Zhuangzi and the Skull

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The story of Zhuangzi and the roadside skull is consistently popular with Western readers as a classic example of the strange and humorous insight that is the hallmark of the stories of the Zhuangzi.

莊子之楚,見空髑髏,髐然有形,撽以馬捶,因而問之曰:夫子貪生失理,而為此乎。將子有亡國之事,斧鉞之誅,而為此乎。將子有不善之行,愧遺父母妻子之醜,而為此乎。將子有凍餒之患,而為此乎。將子之春秋故及此乎。於是語卒,援髑髏枕而臥。

When Zhuangzi went to Chu, he saw an old skull, all dry and parched. He poked it with his carriage whip and then asked, “Sir, were you greedy for life and forgetful of reason, and so came to this? Was your state overthrown and did you bow beneath the ax, and so came to this? Did you do some evil deed and were you ashamed to bring disgrace upon your parents and family, and so came to this? Was it through the pangs of cold and hunger that you came to this? Or did your springs and autumns pile up until they brought you to this?” When he had finished speaking, he dragged the skull over and, using it for a pillow, lay down to sleep.

夜半,髑髏見夢曰:子之談者似辯士。視子所言,皆生人之累也,死則無此矣。子欲聞死之說乎。莊子曰:然。

In the middle of the night, the skull came to him in a dream and said, “You chatter like a rhetorician and all your words betray the entanglements of a living man. The dead know nothing of these! Would you like to hear a lecture on the dead?” Zhuangzi said, “Indeed.”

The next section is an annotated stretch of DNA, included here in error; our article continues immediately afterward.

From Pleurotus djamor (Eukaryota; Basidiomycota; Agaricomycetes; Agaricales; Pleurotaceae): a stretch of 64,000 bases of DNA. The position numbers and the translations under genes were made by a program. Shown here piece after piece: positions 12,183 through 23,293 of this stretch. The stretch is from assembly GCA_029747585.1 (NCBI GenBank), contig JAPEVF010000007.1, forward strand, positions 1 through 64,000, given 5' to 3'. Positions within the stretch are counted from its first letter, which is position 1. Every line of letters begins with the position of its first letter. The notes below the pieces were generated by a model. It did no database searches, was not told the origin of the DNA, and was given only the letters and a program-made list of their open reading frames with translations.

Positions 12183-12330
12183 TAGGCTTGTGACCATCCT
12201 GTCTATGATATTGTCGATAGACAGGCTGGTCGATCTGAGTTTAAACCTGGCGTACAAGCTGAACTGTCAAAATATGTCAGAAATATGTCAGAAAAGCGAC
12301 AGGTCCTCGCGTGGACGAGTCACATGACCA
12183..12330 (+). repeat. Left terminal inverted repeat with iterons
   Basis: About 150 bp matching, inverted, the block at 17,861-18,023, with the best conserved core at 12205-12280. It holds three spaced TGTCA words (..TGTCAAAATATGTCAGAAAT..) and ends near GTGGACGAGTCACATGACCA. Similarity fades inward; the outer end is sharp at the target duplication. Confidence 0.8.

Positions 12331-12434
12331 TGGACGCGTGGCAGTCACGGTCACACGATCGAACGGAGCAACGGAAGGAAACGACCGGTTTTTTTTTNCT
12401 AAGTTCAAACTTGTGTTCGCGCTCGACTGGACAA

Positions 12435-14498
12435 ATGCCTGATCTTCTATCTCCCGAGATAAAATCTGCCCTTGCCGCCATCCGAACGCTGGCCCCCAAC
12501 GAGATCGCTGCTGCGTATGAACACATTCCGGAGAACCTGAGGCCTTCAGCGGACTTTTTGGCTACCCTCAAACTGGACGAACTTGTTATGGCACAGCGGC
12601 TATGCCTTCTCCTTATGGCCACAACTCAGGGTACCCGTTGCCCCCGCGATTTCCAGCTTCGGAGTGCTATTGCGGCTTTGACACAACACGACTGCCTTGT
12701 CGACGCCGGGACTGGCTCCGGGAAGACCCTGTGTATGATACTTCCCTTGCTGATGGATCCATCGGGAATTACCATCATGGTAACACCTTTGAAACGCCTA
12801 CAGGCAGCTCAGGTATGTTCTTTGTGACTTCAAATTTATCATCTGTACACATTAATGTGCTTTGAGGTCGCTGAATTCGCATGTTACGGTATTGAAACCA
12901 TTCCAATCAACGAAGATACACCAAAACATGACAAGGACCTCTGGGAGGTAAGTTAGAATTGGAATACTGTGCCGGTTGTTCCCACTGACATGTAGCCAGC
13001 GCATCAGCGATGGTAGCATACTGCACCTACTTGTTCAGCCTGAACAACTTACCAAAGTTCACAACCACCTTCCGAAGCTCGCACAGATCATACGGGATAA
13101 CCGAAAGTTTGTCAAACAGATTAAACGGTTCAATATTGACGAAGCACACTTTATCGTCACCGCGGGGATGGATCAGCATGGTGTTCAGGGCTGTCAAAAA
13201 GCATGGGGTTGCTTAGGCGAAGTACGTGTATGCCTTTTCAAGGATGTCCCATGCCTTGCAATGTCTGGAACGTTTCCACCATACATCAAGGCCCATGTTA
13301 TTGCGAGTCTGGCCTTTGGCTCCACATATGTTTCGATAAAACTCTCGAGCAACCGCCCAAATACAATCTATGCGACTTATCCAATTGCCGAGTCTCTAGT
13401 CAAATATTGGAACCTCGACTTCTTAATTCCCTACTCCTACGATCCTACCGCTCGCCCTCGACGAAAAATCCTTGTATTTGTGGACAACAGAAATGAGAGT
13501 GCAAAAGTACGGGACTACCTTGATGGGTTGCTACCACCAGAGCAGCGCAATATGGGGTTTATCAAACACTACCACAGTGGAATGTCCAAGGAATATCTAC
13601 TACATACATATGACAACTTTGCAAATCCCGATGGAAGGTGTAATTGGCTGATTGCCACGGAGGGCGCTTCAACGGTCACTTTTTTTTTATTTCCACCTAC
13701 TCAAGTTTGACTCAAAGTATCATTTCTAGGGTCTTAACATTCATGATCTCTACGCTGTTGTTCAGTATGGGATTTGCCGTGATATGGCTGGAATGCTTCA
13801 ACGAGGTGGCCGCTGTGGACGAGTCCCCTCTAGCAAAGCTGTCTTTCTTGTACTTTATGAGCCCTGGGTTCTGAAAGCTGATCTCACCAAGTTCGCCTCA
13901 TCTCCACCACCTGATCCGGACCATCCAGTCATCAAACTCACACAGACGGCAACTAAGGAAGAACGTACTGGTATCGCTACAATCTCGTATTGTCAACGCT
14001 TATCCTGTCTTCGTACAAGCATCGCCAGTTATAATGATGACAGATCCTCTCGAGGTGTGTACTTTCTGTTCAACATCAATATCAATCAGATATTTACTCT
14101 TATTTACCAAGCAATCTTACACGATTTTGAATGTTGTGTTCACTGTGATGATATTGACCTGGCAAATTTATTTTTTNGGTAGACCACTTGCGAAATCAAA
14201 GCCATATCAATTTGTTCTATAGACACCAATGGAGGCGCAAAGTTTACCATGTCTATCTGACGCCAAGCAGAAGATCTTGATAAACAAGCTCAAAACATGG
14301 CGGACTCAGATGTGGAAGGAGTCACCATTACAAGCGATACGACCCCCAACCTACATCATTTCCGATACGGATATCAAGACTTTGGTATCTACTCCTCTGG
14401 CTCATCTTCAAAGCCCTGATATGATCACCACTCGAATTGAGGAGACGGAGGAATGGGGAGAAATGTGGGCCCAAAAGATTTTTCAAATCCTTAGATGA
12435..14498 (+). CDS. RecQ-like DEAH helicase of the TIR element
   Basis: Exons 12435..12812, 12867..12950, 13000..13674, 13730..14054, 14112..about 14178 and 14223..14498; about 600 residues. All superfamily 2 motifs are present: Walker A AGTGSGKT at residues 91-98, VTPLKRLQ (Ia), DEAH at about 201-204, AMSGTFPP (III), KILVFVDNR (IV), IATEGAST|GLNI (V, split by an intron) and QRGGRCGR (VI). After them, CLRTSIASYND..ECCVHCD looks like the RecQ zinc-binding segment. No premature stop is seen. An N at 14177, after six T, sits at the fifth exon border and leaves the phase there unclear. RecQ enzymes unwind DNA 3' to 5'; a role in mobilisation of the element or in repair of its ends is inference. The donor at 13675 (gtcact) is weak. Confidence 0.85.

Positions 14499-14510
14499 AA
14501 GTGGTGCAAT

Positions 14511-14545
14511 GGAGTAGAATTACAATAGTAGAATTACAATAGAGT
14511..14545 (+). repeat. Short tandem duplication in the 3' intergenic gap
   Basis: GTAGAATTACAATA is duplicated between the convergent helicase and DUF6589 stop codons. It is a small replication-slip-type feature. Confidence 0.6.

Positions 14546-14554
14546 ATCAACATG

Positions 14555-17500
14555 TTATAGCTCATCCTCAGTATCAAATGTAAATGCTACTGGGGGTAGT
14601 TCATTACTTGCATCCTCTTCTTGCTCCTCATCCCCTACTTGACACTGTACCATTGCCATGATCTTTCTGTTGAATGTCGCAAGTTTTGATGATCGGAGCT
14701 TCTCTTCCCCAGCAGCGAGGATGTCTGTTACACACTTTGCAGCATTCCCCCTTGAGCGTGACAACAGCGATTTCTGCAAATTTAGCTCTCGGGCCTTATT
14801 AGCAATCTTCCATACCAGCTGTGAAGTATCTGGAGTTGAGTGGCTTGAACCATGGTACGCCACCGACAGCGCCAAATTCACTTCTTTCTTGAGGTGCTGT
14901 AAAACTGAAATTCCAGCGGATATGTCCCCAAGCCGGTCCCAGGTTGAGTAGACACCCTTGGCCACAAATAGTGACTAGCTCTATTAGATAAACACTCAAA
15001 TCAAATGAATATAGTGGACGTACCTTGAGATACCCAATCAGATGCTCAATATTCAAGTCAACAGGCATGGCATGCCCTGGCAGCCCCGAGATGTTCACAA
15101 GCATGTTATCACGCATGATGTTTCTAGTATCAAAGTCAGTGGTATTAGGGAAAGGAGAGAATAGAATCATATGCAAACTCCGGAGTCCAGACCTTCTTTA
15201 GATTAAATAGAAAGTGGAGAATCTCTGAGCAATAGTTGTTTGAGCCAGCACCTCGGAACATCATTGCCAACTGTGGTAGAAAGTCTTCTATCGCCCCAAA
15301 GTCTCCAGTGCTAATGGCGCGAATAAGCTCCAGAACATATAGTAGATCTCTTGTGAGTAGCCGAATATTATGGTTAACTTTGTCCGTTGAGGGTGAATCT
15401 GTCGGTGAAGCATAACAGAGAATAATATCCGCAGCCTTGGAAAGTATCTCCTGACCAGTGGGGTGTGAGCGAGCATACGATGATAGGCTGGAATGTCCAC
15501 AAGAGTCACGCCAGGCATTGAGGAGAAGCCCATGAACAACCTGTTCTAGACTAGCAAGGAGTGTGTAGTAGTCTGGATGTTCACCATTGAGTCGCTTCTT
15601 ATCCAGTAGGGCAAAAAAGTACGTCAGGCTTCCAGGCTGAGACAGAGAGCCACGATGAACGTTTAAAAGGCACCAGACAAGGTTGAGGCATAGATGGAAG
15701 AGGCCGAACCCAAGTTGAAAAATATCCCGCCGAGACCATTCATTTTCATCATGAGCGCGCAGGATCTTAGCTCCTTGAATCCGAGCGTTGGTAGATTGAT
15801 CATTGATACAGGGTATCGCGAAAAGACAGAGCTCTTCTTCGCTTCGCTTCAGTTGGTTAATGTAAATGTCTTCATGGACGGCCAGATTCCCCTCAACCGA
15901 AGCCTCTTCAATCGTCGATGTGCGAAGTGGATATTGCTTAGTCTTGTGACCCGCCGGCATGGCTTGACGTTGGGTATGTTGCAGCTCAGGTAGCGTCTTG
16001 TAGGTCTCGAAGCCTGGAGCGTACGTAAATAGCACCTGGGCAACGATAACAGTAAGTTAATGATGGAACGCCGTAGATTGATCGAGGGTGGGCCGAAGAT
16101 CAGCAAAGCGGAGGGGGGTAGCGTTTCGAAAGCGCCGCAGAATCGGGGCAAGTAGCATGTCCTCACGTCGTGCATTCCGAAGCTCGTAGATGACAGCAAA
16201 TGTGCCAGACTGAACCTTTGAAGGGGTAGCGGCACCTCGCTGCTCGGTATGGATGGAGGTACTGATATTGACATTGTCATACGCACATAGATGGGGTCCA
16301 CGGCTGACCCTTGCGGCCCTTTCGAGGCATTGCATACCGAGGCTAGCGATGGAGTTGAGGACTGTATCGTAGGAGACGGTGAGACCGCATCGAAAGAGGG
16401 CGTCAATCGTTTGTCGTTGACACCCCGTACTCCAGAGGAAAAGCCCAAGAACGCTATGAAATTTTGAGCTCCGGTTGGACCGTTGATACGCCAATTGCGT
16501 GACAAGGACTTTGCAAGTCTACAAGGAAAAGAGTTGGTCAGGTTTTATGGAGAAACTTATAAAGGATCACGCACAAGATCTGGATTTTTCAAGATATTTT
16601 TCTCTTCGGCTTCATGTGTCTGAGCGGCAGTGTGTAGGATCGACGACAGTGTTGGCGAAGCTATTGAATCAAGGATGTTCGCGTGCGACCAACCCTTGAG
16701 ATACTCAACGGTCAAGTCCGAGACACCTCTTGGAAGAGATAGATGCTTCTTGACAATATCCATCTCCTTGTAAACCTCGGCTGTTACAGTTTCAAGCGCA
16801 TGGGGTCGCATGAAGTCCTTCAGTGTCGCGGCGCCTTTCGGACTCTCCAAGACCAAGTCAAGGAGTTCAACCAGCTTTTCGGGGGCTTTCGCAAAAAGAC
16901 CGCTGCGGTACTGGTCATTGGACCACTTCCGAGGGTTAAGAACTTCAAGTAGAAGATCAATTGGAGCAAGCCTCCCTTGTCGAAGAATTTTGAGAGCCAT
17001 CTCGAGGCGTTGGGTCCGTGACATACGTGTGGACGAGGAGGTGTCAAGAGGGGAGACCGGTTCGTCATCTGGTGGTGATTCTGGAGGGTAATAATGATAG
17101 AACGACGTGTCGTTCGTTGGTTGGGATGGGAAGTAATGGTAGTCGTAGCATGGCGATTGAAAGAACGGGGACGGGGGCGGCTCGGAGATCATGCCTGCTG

髑髏曰:死,無君於上,無臣於下,亦無四時之事,從然以天地為春秋,雖南面王樂,不能過也。莊子不信,曰:吾使司命復生子形,為子骨肉肌膚,反子父母妻子、閭里、知識,子欲之乎。髑髏深矉蹙頞曰:吾安能棄南面王樂而復為人間之勞乎。

The skull said, “Among the dead there are no rulers above, no subjects below, and no chores of the four seasons. With nothing to do, our springs and autumns are as endless as heaven and earth. A king facing south on his throne could have no more happiness than this!” Zhuangzi couldn’t believe this and said, “If I got the Arbiter of Fate to give you a body again, make you some bones and flesh, return you to your parents and family and your old home and friends, you would want that, wouldn’t you?” The skull frowned severely, wrinkling up its brow. “Why would I throw away more happiness than that of a king on a throne and take on the troubles of a human being again?” it said.

— Zhuangzi, chapter 18 (Watson translation)

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